artist Jill Magid explores "Insect Jay" Bybee's vision for torture

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A Reasonable Man in a Box

Installation: collage, silkscreen text, video, sound. Dimensions variable. 2010.

Developed for the Whitney Museum of American Art's first-floor Anne & Joel Ehrenkranz Gallery, A Reasonable Man in a Box takes its point of departure from the "Bybee Memo", a controversial 2002 document signed by Jay Bybee, Assistant Attorney General of the United States Department of Justice's Office of Legal Counsel, and declassified by President Obama in 2009. The document discusses acceptable methods of "enhanced interrogation" of a high-level Al Qaeda operative, including the use of a confinement box. As Whitney curatorial assistant Nicole Cosgrove writes in the introductory text, "A Reasonable Man in a Box explores the perversion of reason, and the malleability of language and law. Using video, collage, and text, Magid transforms an international and political issue into a physical and intensely personal experience. The installation represents an artist's desire to engage a legal memo--and her government--in dialogue, and to unlock a closed system of clean-sounding legalese with a single rhetorical question." 

Detail from video projection. 2010.

I often think of the lobby gallery at the Whitney Museum as a place where visitors kill time while waiting for the elevator and where art goes to die. For now, it is a place where one goes to be tortured--or is it? In August 2002, two justice-department officials advised the CIA and President Bush on the use of "enhanced interrogation." At the Whitney, Jill Magid asks one to study their language and to experience the results. Is it torture? Ask, as the title has it, A Reasonable Man in a Box.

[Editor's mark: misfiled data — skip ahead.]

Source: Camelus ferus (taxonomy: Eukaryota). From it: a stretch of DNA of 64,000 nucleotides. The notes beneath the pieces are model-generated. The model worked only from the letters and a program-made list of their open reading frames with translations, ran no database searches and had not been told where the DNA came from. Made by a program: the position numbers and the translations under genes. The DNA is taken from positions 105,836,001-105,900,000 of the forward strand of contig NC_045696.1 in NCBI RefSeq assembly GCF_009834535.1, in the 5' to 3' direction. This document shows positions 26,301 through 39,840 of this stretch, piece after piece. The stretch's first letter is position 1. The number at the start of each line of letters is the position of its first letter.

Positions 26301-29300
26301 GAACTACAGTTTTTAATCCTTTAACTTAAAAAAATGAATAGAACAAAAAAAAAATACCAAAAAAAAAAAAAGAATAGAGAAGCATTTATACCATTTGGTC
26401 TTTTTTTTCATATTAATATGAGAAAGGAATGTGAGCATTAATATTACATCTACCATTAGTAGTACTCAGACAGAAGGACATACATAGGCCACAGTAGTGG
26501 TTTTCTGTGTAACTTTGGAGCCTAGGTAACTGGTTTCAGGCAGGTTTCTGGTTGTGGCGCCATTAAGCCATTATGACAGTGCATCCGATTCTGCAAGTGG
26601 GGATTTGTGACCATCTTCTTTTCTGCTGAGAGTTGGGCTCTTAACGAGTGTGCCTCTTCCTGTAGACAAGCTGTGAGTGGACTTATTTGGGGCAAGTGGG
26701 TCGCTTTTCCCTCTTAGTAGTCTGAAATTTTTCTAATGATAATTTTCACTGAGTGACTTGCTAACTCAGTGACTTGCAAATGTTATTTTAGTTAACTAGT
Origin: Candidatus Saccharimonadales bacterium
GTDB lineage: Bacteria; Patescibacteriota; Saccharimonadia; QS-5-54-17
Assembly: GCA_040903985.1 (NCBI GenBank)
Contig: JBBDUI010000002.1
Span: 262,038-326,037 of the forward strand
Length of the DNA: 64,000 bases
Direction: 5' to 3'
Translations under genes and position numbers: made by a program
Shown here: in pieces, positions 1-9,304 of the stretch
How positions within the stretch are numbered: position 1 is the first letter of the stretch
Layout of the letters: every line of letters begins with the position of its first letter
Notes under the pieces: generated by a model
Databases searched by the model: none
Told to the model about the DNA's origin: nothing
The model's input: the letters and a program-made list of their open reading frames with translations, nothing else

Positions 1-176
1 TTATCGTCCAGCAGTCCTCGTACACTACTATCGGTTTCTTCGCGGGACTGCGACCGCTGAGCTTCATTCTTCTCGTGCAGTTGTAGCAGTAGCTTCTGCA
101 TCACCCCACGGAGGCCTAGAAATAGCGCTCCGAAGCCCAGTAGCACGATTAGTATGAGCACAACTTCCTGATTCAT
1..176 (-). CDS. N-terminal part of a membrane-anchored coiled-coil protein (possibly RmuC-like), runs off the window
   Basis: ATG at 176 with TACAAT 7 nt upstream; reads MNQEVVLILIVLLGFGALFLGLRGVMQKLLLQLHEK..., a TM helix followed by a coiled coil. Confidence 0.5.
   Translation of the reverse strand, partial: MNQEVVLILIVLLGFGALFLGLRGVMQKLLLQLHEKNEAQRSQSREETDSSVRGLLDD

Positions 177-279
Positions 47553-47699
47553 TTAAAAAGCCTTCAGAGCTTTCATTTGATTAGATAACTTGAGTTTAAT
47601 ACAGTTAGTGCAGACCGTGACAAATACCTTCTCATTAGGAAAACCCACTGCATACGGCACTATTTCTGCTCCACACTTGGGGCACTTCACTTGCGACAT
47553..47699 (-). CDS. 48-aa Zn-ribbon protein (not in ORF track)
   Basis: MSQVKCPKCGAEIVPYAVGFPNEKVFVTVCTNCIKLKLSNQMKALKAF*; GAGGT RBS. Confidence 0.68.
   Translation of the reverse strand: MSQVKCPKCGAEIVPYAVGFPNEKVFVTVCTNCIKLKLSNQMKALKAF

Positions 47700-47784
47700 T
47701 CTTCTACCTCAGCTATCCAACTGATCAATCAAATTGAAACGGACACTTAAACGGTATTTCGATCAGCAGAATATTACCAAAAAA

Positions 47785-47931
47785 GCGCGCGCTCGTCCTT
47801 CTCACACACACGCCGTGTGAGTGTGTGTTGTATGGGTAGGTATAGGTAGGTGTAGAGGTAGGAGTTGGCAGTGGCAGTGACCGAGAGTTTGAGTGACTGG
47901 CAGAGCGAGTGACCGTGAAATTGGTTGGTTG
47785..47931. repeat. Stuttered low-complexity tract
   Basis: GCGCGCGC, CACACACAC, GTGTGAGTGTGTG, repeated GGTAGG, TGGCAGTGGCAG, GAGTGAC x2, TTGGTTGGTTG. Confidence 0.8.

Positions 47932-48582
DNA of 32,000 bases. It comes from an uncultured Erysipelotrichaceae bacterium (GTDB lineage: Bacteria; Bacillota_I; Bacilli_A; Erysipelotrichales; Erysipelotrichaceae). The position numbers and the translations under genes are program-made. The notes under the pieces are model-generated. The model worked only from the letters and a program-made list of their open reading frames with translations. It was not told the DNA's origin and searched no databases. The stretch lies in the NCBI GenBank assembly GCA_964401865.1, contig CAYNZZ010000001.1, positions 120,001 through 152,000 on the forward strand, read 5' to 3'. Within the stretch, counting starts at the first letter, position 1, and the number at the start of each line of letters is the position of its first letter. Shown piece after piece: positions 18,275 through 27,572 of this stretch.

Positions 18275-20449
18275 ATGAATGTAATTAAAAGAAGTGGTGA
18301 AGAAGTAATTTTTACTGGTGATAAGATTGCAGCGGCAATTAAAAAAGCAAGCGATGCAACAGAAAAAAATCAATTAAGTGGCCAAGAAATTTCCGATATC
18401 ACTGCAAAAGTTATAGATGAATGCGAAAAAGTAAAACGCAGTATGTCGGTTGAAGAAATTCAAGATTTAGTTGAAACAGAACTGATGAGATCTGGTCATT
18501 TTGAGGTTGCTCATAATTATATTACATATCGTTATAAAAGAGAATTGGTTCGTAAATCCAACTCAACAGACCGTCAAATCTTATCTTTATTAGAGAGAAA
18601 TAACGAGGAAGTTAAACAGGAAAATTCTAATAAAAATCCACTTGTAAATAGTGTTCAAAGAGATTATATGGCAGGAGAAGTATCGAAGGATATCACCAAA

One may not feel very reasonable facing the projection on the far wall. One recognizes the object of terror from its curled tail and fur, although the roach-brown glow may evoke a New Yorker's familiar object of disgust. A scorpion of nearly human dimensions crawls along the floor, sometimes dipping or tunneling within. A reasonable man might find the promise of insects within the walls that much more frightening. Another wall holds selected or censored lines justifying torture of someone with pathological fear of insects. The rest of us will not be reassured.

The tortured legalisms are frightening enough all by themselves. The memo, signed by Jay Bybee and drafted with John Yoo, explains how to play upon a subject's expectations without taking responsibility for what the prisoner knows. And never mind what he experiences or how he reacts. Suppose the interrogator has silently substituted a mere caterpillar. Suppose the interrogator just happens never to have mentioned that the insect might or might not cause harm. See no evil, speak no evil.

Common law does not have to deal with torture, but it limits liability for damage or negligence, even to the point of death. When the law speaks of a reasonable man, it most often has in mind not the victim, but the cause of harm. As Justice Oliver Wendell Holmes, Jr., put it, one can demand no more than reason, because of the impossibility of "measuring a man's powers and limitations." The Bybee memo goes through cold, concise contortions to make a prisoner's helplessness sanction unlimited power. This, no doubt, is why Yoo now teaches at a school as elite as Berkeley...

more about the installation here

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This page contains a single entry published on June 27, 2010 11:58 PM.

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